I had a substitute teacher in my 2nd grade classroom a bit ago, and in her end of the day written note was the comment, “They sure talk a lot during the story time.” I had to laugh. It’s taken me a long time to foster the kind of talk around a picture book to which she was referring. It makes it difficult for substitute teachers unfamiliar with the read aloud structure, but provides a great opportunity for language development, and this year especially, some great student writing.
A long time ago I found out that it doesn’t benefit the language learners in my classroom if I make them hold their comments and questions until the end of the story. Reading the story without interruption may provide a more continuous story thread, and there is something to be said for this, but for the child who is struggling to share in English, it’s virtually impossible to try and remember a comment until the end of the story
What I love about read alouds is the opportunity the story provides my students to connect to their own experiences, or to travel outside of their own lives, or to learn about a new concept. Granted, the book is not a lived experience, but given the confines of my classroom, it is, in many instances, the best I can offer my students.
What the substitute teacher didn’t realize was that “allowing” the students to talk about the book as it was being read provided so many opportunities for the students. It provided a chance for everyone to hear about each other’s personal connections, opportunities to clear up any misconceptions held by a student, define unfamiliar vocabulary, and jointly explore the wonderings of the 7- year- olds I live with each day. The conversation also provides a chance for oral rehearsal of ideas., which may then find their way into student writing.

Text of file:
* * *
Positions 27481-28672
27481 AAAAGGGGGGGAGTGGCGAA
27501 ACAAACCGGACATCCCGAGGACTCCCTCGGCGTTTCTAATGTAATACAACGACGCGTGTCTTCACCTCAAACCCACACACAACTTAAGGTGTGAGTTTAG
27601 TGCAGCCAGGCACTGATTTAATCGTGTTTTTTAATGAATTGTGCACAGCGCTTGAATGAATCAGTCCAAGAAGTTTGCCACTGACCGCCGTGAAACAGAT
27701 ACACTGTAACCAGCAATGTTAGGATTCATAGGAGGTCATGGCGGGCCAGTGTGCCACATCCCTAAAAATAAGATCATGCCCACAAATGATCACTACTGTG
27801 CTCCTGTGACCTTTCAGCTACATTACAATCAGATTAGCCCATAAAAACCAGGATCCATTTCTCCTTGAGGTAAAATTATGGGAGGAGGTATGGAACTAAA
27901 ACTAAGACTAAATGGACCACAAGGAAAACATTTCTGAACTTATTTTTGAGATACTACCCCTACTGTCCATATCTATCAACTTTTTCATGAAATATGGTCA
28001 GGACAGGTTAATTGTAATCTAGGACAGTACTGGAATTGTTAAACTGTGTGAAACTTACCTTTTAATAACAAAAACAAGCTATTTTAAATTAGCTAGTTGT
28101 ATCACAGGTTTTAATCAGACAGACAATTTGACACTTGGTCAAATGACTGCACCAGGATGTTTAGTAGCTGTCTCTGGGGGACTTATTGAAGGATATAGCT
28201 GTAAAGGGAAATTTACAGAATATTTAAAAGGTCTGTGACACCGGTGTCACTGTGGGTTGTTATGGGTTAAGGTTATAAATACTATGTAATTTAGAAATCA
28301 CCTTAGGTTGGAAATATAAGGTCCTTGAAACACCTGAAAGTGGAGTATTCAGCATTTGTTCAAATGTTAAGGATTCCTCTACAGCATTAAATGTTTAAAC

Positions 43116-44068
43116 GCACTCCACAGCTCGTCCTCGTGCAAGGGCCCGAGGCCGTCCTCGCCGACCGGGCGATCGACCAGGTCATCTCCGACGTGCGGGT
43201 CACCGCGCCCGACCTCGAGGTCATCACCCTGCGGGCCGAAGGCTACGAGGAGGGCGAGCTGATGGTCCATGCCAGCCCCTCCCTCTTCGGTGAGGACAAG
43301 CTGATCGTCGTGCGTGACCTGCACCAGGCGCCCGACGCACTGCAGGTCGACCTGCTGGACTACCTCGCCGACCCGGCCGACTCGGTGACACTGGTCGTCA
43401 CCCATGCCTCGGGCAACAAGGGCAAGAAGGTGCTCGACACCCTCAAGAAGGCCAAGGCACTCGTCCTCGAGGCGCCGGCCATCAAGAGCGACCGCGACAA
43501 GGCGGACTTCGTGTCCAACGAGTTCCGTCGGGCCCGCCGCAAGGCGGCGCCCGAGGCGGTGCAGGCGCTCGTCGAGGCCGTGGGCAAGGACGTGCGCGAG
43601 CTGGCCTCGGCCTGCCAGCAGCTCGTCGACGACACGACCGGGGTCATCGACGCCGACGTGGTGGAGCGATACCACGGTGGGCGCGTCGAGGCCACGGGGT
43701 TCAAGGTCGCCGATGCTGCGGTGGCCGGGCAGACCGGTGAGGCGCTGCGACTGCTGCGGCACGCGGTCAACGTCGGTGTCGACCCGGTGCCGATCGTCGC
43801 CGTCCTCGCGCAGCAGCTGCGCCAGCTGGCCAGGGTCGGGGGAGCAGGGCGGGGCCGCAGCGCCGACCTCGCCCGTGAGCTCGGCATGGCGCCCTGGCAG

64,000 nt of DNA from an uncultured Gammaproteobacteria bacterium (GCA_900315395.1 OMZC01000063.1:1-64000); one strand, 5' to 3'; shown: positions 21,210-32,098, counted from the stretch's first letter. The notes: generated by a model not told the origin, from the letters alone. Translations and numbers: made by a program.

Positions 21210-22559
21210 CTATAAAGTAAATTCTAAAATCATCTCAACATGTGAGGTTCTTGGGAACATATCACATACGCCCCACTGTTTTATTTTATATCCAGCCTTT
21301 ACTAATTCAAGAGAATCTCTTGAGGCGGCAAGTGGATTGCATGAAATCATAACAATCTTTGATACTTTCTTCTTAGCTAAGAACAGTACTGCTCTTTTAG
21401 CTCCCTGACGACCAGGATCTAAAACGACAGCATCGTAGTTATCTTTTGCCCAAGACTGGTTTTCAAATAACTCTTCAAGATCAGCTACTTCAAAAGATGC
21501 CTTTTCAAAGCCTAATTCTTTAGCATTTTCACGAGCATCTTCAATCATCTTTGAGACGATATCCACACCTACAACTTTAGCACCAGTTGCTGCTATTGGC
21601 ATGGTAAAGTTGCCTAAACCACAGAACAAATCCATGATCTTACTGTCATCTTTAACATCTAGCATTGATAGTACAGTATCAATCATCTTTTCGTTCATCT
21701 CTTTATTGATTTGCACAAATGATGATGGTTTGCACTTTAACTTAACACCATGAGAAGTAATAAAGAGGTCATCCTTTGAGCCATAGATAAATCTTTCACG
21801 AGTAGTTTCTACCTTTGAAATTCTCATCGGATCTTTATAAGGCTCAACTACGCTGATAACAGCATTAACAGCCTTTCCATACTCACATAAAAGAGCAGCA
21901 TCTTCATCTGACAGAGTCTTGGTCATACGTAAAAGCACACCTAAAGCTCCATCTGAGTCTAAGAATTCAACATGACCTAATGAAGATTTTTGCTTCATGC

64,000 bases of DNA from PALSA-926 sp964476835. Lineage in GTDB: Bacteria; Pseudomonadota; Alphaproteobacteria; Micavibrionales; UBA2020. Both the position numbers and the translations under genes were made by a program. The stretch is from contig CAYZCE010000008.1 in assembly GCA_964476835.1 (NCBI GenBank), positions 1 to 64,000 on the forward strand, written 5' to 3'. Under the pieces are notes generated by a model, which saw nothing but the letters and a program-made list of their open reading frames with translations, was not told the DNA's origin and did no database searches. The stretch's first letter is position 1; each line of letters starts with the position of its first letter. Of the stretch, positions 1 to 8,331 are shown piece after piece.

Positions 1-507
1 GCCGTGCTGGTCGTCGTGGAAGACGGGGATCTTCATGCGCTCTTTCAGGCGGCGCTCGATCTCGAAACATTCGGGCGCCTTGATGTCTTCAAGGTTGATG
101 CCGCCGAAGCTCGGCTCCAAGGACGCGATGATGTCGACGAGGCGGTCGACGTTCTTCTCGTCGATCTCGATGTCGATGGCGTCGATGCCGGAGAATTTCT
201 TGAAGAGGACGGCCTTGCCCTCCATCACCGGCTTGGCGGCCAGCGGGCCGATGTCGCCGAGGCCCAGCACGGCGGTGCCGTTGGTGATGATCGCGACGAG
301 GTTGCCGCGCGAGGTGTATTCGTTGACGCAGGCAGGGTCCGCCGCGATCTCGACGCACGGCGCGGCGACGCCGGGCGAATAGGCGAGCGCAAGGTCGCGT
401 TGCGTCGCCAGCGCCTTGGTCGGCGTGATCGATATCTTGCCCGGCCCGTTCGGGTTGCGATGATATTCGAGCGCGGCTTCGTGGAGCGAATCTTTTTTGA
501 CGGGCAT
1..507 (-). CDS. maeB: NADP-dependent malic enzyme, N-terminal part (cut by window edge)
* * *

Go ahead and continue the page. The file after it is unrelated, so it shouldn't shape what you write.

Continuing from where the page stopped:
“Let’s Get a Pup!” Said Kate by Bob Graham has been a recent book used as a read aloud that brought out some terrific student stories. It is the story of a young girl who, after the loss of a family cat, convinces her parents into going to the pound to look for a new puppy. Many students in my class have dogs, and the pet origins are varied. This book provided the needed vocabulary (in context) to talk about all the animals at the pound, what it’s like to get a chosen animal home, and the ensuing changes in household routines and relationships.
We read the book, and talked and laughed about it as it was being read. They asked questions to clarify, I watched faces for confused looks, and then stopped to clear up the confusions. I explained unfamiliar vocabulary, and they shared how the text related to their pet experiences. They talked with partners about their pets, and then pulled out their writer’s notebooks and wrote. Each student was invested enough in that piece of writing to take it through revision, editing and finally to publication in a special hard back book school project.
When my students and I talk about a book as it is being read, we are building and maintaining our classroom community. They have a chance to learn and use new vocabulary in context, talk about books in authentic ways with their peers and with me, and then use the words and ideas brought up in those conversations to help them as they write. Sharing a book through a read aloud in my room is not a short, quiet experience, but it is completely worth the time and vocal music that ensues.